Conservatives across the nation ate mountains of waffle fries in support of “traditional marriage” on August 1, hooplah associated with a politicized discussion over one CEO’s opposition to gay marriage. And while local gay rights activist Amy Sarah Marshall said she was appalled by the local turnout for “Chick-fil-A Appreciation Day” here in Charlottesville, she said part of her was glad to be able to point to such a clear demonstration of views opposite to hers. It helped justify her own desire to get Charlottesville’s first gay pride festival off the ground.
“It was out there, and it was concrete,” she said. “It’s hard to describe the need for a festival when [the opposition] is just a feeling we get. But to actually see it, it helped us see what was out there.”
At 2pm Saturday, September 15, Cville Pride, a local network of lesbian, gay, bisexual, transgender, and queer or “questioning” individuals, will host Charlottesville’s first ever Pride Festival in Lee Park. Organizers designed it not so much as a political rally, but as a family-friendly festival for all ages, genders, and sexualities, featuring food from local vendors, live entertainment, and activities for kids.
Marshall, president of Cville Pride, said she hopes the festival will spread awareness about Charlottesville’s LGBTQ community and provide support for people in the area who may have felt like they were alone.
Marshall knows the feeling of isolation and being singled out as different from the rest of society, and said she’s been through the wringer with some of her own friends and family.
“It’s a feeling I don’t wish on anybody,” she said.
After falling in love with her best friend and coming out as a lesbian, Marshall went searching for other LGBTQ Charlottesvillians. Cville Pride grew quickly, she said, and people started thinking a festival was not only possible, but necessary.
Response to the festival has been overwhelmingly positive and supportive, she said. Nearby eateries, including Fellini’s, C’ville Coffee, Zazus, and Escafé, jumped at the chance to get involved, and local groups like the Charlottesville Lady Arm Wrestlers and Derby Dames also plan to attend. Marshall said organizers have even had to turn away regional performers because the agenda filled up so quickly.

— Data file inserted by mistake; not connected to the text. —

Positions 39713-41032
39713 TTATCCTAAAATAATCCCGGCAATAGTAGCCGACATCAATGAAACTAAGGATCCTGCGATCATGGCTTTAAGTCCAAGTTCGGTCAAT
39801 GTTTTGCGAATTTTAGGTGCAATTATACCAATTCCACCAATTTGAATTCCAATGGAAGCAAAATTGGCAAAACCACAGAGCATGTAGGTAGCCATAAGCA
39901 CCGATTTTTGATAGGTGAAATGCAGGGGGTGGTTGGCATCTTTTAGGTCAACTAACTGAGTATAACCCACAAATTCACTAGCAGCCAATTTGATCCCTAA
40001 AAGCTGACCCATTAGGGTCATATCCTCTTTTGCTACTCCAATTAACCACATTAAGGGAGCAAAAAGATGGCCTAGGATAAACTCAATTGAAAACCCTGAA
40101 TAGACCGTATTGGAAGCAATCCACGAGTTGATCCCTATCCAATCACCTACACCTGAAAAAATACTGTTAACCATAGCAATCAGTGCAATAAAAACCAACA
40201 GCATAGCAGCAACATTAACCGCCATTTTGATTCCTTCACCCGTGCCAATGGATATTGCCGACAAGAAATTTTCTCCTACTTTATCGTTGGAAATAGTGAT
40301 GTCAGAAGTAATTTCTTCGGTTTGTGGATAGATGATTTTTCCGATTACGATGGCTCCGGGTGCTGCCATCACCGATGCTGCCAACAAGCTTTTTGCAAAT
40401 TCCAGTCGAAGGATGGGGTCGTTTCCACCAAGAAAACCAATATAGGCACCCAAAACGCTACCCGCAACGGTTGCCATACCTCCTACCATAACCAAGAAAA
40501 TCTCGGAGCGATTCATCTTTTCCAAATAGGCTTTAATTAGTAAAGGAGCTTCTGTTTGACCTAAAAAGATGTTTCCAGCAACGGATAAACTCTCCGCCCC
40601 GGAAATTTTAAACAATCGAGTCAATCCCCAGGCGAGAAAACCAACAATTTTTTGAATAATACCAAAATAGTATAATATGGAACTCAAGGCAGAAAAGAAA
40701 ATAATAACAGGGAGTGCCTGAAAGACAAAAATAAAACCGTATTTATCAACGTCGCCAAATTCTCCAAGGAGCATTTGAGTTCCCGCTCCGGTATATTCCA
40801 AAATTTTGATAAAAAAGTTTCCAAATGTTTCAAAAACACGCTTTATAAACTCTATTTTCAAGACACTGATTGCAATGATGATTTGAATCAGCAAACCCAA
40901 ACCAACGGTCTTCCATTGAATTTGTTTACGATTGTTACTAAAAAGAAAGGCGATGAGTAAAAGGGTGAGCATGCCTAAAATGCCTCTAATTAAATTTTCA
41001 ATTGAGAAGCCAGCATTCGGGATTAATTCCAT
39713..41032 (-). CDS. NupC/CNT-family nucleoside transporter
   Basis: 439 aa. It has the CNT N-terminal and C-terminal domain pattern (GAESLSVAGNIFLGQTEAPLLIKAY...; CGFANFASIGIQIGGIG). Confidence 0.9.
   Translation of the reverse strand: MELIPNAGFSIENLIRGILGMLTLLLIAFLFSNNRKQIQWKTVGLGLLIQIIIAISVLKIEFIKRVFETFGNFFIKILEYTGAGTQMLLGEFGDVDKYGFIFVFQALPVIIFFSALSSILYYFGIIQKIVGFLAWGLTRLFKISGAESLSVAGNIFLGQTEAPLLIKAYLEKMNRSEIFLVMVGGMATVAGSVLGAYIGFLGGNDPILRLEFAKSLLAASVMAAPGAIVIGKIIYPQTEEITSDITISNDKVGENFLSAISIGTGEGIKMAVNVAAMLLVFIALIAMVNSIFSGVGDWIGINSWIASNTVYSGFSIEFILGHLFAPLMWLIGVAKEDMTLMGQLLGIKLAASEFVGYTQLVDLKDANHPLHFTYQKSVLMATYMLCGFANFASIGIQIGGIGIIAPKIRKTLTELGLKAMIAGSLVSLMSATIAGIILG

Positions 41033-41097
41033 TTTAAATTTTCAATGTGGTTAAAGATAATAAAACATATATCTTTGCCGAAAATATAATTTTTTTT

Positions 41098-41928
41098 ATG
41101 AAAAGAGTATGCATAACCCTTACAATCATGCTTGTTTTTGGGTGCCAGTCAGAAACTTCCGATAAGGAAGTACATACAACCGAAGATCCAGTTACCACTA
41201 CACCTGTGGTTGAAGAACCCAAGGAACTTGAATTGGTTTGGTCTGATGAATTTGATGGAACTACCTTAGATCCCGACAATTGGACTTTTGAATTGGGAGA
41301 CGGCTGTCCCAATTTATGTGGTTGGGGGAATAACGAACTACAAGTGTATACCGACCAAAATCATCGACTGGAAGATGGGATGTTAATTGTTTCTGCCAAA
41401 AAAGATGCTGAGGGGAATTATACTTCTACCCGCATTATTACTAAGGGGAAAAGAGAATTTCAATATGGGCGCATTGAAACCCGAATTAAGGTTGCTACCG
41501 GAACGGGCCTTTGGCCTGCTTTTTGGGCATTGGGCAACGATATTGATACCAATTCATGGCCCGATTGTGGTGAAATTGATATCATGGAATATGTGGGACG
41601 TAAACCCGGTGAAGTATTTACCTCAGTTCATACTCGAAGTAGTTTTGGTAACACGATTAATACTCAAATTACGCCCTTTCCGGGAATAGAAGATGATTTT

Most exciting to her, Marshall said, is the wedding vendor table, with information on LGBTQ-friendly venues for wedding ceremonies, and places in Washington, D.C. to get legally married. Virginia provides little protection for LGBTQ individuals, she said, as same-sex marriage is illegal, and the Commonwealth still allows employers to fire based on sexual orientation. She said such laws make her feel exposed and unprotected, but she was ecstatic when President Barack Obama announced his stance in support of gay marriage in May of this year.
“A lot of people initially were disappointed that it had taken so long,” she said. “But I don’t care. It was a huge symbolic gesture, and symbols matter.”
City Councilor Dave Norris will emcee at the Pride Festival and introduce the performers—which include singers, poets, and drag queens—and said he agrees with the sentiment of “it’s about time,” especially when nearby cities have hosted similar festivals for years.
“If Harrisonburg can pull it off, there’s no reason why Charlottesville can’t,” he said.
Norris said he’s proud to have seen no local opposition to the festival so far, and he sees Charlottesville as a progressive city where more and more people are opening up to the idea of LGBTQ lifestyles and rights.
“More people are understanding that allowing equality and enshrining equality in the law is not going to be the downfall of western civilization,” he said.
Karen Barker serves on Cville Pride’s board, and said she’s always been passionate about LGBTQ rights, but is even more so now that her teenage son has come out. She said she often sees members of the gay community hesitate to speak up for themselves out of fear that society will not accept them.
“As a straight ally, I’m not timid to say these are my friends,” she said. “They deserve to have the same rights we all have.”
Barker said involvement with Cville Pride has been a lifesaver for her son, who has developed confidence and established a close circle of friends through the network since coming out earlier this year. He has struggled with strangers on the Downtown Mall approaching him to make hateful comments, but she said overall, her son’s generation is far more accepting than her own.
“I definitely think attitudes are changing for the better,” she said, noting that even her son’s more conservative peers seem less judgmental than when she was growing up.
As the volunteer coordinator for the Pride Festival, Barker said she’s looking forward to seeing “lots of happiness and lots of support” at the event.
“I hope to see people who maybe thought that they were alone come to the event and see that there are hundreds of people like them,” she said.